In some US states, policy makers, pressed by local and regional industrial interests, are debating how to ‘reform’ technology transfer at public universities. ‘Reform’ in this context is generally understood to mean redirecting university technology transfer activities to increase the benefits of state-funded research to local industries. Progress towards this goal is often constrained by federally mandated laws applicable to technology transfer at universities (such as the Bayh–Dole Act) and by university policies that have been placed by state legislatures outside the purview of policy making state officials. Calls for change have also been countered by the view of many universities that the system is not broken. Suggested reforms range from the abolition of the Bayh–Dole Act, which gives universities the flexibility to transfer ownership of federally funded inventions to local industries, to structural or management changes in universities that will promote innovation and/or expedite the licensing of new ideas. This article proposes a new paradigm: instead of measuring the success of technology transfer by counting numbers of patents and licensing deals, the authors suggest measuring knowledge flows between state universities and their localities. This approach should produce a more accurate picture of the full impact of universities on their regions.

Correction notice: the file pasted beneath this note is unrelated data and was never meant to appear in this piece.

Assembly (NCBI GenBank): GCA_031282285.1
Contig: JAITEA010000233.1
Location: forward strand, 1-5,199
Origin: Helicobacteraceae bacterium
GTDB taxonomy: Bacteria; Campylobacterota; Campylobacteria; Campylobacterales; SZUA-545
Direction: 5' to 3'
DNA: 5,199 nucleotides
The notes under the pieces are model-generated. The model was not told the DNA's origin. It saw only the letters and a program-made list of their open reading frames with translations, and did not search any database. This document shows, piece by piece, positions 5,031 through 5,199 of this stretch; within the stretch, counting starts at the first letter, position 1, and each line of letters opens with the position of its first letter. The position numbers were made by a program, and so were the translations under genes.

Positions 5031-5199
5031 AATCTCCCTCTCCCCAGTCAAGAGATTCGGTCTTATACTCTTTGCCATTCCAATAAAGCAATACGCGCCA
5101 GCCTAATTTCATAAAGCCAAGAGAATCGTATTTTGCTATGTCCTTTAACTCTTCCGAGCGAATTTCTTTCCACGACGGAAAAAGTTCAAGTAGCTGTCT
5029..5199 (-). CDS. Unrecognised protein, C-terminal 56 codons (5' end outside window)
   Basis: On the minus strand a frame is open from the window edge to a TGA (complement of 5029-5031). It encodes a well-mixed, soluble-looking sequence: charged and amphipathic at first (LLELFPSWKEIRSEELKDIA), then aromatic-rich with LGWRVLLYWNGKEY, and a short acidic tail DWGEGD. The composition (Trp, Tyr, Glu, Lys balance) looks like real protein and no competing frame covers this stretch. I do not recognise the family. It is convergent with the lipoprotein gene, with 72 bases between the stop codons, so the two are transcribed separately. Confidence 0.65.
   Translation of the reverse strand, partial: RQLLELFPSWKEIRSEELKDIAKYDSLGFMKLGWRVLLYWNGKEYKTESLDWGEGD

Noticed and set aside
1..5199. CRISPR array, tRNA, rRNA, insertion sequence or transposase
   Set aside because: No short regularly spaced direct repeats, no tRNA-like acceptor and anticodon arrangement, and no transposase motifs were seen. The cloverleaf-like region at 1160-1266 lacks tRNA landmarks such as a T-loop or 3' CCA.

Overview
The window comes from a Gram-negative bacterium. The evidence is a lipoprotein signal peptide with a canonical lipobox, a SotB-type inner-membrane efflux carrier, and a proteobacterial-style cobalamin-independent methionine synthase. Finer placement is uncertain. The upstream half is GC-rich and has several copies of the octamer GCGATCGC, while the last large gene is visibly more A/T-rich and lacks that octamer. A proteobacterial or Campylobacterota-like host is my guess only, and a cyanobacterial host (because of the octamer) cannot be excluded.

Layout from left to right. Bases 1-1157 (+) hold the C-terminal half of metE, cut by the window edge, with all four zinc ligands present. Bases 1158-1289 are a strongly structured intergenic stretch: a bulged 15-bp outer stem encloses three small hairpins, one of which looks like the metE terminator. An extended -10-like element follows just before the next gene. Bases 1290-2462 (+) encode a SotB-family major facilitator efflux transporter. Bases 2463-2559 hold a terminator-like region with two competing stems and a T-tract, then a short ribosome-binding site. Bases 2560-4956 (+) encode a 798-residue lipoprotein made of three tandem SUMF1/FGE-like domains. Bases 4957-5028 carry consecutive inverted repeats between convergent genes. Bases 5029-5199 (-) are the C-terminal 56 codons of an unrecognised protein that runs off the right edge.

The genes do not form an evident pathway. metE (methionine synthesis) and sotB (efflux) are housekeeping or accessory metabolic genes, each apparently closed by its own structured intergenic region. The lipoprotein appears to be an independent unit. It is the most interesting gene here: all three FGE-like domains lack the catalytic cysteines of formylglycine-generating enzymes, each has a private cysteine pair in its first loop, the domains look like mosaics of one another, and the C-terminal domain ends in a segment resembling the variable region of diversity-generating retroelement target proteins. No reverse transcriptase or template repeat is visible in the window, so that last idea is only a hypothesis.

A new technology transfer paradigm
How state universities can collaborate with industry in the USA